When My First Cousin’s Husky Puppy Licks My Face / They Say Men Are Always About Looks

[poetry]

When My First Cousin’s Husky Puppy Licks My Face 

 

Adorable! swings wide from the roof  

of my mouth. Mom slams the soapstone, 

shoves the dog outside. Adorable? 

 

Really? What kind of man says that?

She waves her hands loosely. Adorable! 

Lurches as if to vomit. Just go 

 

finish the firewood. The splitting maul  

floats through my swing into sixteen  

inches of sycamore, disinterring  

 

honeybees mummified by winter  

like the township drunks always idling  

up the road, one of whom once said,  

 

Well, ain’t you adorable? He fingered  

my curls, I punched his nut sac. 

Why do I need to sound like a man 

 

when most men are small and wicked? 

Before dinner, loaded bees return 

to their burrow, raising dust 

 

under the boxwood, my hand a blur  

in their buzz that will never hurt me  

the same as a switch, an axe,  

 

a strange touch, the long quiet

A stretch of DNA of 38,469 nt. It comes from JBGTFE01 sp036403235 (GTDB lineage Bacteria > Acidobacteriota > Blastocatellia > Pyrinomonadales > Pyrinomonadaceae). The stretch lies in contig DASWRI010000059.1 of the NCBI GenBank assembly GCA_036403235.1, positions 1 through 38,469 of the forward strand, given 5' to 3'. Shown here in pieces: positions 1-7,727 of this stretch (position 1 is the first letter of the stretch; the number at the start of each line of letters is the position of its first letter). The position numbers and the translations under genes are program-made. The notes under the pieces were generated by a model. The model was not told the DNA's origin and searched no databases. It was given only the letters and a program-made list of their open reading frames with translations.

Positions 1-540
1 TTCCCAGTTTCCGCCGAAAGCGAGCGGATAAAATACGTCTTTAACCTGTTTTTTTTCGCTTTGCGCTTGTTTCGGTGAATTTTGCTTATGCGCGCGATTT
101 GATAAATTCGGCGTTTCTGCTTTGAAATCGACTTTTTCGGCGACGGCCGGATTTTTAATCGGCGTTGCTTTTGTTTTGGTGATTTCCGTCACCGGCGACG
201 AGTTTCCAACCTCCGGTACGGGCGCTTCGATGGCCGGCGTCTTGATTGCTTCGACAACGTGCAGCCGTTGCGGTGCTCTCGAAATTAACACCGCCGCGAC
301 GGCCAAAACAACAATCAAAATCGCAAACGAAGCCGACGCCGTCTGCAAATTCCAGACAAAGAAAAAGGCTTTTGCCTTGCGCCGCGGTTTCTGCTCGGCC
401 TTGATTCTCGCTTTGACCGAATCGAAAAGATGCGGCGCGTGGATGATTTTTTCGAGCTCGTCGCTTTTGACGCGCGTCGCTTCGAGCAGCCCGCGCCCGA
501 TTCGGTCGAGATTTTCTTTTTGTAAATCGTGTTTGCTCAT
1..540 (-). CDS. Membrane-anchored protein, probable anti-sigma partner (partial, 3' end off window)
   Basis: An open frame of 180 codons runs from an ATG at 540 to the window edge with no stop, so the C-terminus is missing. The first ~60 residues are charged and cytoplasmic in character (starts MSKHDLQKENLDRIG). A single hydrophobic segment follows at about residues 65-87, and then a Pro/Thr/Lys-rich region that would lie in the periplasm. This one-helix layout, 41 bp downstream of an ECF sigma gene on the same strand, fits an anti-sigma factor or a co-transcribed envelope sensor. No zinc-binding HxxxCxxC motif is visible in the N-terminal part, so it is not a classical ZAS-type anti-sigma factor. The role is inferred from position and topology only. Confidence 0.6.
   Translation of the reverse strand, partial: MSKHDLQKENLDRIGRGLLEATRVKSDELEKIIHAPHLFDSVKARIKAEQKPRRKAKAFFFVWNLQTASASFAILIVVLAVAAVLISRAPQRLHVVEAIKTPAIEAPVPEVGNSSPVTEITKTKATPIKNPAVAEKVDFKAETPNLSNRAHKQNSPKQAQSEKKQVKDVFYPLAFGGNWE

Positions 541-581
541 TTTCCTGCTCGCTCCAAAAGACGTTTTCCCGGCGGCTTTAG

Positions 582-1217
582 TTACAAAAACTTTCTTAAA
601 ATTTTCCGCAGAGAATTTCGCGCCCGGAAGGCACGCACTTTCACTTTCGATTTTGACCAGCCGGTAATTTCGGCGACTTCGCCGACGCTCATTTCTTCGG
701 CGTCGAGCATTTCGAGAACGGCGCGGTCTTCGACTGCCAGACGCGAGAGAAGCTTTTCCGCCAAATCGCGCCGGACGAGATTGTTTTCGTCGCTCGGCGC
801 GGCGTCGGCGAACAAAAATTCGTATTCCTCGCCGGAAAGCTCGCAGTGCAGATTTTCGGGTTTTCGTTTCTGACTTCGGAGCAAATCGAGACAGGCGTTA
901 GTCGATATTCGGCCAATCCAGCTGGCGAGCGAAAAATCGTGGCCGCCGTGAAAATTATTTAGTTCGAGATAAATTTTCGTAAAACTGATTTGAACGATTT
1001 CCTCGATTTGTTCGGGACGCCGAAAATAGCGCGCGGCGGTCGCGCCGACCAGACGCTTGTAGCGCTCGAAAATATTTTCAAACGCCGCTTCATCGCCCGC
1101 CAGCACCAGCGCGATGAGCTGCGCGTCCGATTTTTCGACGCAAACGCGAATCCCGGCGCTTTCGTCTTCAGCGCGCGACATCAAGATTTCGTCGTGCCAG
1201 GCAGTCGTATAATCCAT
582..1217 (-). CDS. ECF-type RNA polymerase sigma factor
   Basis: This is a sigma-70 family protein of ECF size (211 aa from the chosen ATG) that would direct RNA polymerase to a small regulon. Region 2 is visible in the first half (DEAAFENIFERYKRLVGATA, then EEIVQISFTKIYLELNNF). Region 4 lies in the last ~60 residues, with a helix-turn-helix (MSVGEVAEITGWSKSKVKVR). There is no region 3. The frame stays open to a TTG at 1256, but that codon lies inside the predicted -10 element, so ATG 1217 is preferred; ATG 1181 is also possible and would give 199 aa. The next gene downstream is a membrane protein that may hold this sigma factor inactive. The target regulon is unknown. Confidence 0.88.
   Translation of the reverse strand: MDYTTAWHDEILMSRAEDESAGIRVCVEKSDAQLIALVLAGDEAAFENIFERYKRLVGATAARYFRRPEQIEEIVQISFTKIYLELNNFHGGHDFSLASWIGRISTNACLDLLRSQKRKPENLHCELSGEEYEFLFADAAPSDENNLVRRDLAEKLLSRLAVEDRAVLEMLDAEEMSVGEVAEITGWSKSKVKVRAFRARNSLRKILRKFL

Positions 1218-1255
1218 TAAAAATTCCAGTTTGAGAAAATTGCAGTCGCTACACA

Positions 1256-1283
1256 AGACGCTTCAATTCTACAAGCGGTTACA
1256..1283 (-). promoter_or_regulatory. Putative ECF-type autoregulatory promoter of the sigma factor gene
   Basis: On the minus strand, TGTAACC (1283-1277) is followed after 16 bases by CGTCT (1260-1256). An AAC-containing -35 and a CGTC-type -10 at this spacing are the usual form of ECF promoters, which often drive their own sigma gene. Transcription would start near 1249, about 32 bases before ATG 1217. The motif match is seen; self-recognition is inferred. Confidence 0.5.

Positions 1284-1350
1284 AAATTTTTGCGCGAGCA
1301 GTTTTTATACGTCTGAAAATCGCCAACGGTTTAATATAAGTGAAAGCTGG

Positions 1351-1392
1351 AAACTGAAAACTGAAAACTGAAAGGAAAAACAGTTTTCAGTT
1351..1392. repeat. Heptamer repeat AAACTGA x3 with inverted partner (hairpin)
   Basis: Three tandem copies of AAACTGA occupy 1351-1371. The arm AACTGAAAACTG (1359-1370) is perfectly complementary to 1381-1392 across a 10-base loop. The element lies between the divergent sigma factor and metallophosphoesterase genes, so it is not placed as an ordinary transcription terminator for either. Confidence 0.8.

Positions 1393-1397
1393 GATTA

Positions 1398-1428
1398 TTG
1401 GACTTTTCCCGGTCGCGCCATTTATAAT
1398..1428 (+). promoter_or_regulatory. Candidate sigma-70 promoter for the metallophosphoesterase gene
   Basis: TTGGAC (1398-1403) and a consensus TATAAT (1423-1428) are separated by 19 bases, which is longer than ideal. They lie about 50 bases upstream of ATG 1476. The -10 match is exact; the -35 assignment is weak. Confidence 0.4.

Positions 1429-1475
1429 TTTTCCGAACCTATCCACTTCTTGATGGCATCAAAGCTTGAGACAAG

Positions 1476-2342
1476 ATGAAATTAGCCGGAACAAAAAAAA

night, a tongue.


They Say Men Are Always About Looks

 

but I fell in love over the phone 

in 1989, his name two low notes 

 

shoved out my throat, repeated 

like a gulf smacking shore rocks 

 

in starlight, our letters tucked 

between issues of Uncanny X-Men 

 

because I did not want a willow 

switch across my back, 

 

did not want his hands cut off 

before he could touch me. 

 

When he called collect 

on Sundays at 1:45, after Maghrib, 

 

his parents asleep in their room, 

he whispered, Do you ride the 3-wheeler 

  

alone? Do you name the baby cows? 

Do you wear bib overalls without a shirt? 

 

What is it like to bale hay? Yes, yes 

and yes, hot and dirty, I said before 

 

explaining Rogue’s mutation, a touch 

that removes, a safety in distance. 

Ben Kline lives in Cincinnati, OH. His chapbook SAGITTARIUS A* will be published in October 2020 by Sibling Rivalry Press. A poetry reader for The Adroit Journal and Flypaper Lit, he is the 2020 recipient of the Christopher Hewitt Award for poetry and a finalist for the 2020 Donald Hall Prize for Poetry. His work can be found in The Cortland ReviewImpossible ArchetypeNo ContactDIAGRAMHobartJuked, A&U Magazine, and many other publications. You can read more at https://benklineonline.wordpress.com/.